Jakub Jan Ryba was born the son of a teacher, organist and composer on26th October 1765 in Přestice. When he was seven, the family moved toNepomuk, where he also started attending school. His father taught him to playthe violin, the piano and the organ. His first attempts at composition fromthat time have not been preserved. In the late 1770s the young Ryba startedlearning the basics of Latin grammar and Greek. His father, wanting to give hisclever son a higher education, tried to secure one of the secular scholarshipsfor him, but without success. Help finally came from Ryba's uncle, Jan Vaniček,who took him to Prague in 1780 to study at the Piarist Gymnasium. Apart fromhis studies, he devoted much of his time to music. He learnt the cello, andwent on to play in the St Wenceslas Seminary and in church choirs. He alsoplayed the organ in the Church of St Salvator. Having started to earn an incomeby playing the cello or organ in church choirs and selling his compositions,Ryba could afford to go to the opera. In this way he became familiar with themusic of many composers, especially Italian opera composers, and also with themusic of Mozart. Later, he was to conduct Mozart's Marriage of Figaro inPrague.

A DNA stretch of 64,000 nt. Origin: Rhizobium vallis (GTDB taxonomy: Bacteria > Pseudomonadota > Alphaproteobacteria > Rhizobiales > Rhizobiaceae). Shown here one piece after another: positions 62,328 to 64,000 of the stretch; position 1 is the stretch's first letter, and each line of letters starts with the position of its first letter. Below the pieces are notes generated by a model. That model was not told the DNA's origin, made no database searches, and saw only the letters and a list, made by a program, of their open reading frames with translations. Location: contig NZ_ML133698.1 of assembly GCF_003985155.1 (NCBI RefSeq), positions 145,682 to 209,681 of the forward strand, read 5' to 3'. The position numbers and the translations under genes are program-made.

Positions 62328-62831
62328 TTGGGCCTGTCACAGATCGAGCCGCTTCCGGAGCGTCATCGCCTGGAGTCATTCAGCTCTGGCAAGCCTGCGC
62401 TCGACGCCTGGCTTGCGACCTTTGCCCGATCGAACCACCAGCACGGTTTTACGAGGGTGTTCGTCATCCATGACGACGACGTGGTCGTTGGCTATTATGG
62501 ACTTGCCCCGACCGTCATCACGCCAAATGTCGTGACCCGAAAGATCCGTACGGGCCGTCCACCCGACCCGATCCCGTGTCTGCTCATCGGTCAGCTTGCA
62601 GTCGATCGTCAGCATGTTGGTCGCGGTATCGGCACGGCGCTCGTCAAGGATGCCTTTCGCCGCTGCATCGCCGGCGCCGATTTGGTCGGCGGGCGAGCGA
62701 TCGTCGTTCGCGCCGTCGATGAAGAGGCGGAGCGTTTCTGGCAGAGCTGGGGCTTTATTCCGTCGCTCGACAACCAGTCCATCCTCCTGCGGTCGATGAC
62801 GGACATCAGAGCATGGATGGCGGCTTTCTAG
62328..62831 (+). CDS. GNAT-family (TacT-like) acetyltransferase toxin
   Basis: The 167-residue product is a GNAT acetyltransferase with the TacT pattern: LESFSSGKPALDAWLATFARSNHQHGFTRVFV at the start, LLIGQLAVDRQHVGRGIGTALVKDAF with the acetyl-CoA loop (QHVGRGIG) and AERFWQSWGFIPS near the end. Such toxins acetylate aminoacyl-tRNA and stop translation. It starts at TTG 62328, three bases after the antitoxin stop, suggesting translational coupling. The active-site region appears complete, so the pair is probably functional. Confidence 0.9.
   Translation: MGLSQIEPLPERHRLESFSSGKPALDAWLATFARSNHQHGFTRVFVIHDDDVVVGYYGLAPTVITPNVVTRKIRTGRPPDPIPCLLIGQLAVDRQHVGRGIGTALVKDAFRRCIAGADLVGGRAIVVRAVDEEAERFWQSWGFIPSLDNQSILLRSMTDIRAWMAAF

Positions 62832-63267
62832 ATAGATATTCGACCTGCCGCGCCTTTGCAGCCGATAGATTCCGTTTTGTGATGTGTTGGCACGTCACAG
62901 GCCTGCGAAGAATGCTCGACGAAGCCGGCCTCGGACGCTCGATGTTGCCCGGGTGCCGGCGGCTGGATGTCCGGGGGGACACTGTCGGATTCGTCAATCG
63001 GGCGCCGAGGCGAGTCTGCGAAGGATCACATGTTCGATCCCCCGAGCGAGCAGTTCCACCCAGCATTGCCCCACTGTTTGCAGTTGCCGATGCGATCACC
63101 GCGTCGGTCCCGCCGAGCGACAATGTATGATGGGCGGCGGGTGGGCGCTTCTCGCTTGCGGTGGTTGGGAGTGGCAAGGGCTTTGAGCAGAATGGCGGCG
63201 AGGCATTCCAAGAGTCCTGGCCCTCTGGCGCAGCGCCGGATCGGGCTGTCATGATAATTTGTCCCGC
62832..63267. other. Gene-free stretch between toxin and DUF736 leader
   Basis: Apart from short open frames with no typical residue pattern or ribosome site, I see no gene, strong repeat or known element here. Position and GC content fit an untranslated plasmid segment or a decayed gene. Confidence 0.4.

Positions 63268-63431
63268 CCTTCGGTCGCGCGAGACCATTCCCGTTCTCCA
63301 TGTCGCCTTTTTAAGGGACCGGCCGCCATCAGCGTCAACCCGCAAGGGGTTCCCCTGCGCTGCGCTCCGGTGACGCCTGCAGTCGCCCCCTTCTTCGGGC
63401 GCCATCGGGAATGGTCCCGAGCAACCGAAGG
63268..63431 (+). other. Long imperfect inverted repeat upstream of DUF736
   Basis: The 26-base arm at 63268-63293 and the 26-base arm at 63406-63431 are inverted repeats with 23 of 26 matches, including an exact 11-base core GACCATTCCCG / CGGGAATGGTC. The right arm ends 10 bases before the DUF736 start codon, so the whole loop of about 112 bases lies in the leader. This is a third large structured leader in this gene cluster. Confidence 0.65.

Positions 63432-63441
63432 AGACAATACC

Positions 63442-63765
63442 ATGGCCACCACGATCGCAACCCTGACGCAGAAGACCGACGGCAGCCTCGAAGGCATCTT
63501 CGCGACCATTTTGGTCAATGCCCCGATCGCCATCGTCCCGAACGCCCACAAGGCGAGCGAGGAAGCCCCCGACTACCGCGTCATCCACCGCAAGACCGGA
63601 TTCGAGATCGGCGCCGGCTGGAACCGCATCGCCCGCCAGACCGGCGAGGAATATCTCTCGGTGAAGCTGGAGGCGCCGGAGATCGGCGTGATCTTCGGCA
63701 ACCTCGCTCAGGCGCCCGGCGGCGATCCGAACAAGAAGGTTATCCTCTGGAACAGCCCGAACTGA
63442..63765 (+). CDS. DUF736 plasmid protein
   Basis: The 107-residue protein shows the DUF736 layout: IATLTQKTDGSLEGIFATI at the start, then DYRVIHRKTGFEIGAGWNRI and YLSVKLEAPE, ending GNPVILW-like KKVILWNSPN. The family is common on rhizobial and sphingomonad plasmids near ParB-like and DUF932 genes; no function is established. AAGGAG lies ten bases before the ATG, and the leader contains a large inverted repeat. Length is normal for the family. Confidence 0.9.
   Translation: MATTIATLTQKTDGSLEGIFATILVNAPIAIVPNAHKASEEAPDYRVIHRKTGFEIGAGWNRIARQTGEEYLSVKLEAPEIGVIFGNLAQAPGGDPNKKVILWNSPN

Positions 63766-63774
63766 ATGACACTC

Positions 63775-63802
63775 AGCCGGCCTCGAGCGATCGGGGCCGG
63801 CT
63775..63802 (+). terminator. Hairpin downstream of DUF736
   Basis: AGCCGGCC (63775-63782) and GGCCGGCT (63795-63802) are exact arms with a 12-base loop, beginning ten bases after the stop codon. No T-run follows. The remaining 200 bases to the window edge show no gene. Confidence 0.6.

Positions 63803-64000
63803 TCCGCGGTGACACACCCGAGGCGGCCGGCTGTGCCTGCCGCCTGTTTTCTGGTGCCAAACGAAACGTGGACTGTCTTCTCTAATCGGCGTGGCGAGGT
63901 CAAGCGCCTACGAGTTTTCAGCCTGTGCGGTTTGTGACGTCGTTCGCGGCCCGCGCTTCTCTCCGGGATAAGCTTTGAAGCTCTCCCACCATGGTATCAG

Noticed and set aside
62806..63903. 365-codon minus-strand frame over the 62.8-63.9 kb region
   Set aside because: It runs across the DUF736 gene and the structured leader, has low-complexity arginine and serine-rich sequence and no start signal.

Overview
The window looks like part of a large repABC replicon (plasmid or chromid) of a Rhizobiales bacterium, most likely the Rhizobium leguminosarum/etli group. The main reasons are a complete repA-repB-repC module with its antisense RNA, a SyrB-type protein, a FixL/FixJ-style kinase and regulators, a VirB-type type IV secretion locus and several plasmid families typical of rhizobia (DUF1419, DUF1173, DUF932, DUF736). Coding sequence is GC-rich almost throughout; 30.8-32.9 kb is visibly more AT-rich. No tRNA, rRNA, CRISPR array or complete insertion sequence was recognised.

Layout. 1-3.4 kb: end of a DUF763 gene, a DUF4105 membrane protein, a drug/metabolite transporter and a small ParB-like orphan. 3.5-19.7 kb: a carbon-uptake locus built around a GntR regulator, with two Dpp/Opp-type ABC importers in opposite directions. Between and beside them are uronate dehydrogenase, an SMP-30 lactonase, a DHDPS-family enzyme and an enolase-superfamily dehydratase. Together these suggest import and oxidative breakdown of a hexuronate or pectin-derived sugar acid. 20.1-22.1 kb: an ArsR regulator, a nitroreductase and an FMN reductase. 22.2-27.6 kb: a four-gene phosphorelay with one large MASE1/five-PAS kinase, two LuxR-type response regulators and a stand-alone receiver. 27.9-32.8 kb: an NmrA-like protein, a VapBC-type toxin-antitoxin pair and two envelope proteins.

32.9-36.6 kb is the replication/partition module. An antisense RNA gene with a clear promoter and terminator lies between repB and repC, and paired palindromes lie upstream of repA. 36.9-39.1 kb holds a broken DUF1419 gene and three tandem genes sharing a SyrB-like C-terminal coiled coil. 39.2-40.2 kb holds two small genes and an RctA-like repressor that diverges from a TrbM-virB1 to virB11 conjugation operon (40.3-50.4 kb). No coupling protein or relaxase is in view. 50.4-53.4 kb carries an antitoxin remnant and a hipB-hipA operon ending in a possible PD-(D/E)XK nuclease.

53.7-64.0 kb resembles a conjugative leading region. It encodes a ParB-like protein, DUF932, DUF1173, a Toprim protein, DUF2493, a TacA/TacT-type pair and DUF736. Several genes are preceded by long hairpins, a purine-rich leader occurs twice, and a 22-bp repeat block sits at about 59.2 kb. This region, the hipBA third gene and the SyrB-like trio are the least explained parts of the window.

In 1784 Ryba found that a teaching post in Nepomuk had become vacant andhe gave up his studies as well as his plans for making a mark on Prague'smusical life. It was at that time that many of the scholarships were abolished,and it was highly unlikely that under these changed conditions Ryba would havebeen able to support himself and his studies. He applied for the teachingposition and received an appointment notice as an assistant teacher oncondition that he presented his teaching qualifications. After a teachingcourse he obtained qualifications to teach in parish schools and spent a shortperiod in the school at Nepomuk, leaving in 1786 left to teach in Mnisek where,besides his teaching work, he started composing, with works including the FestiveMass in D major, three other Masses, and a hymn, lste Confessor.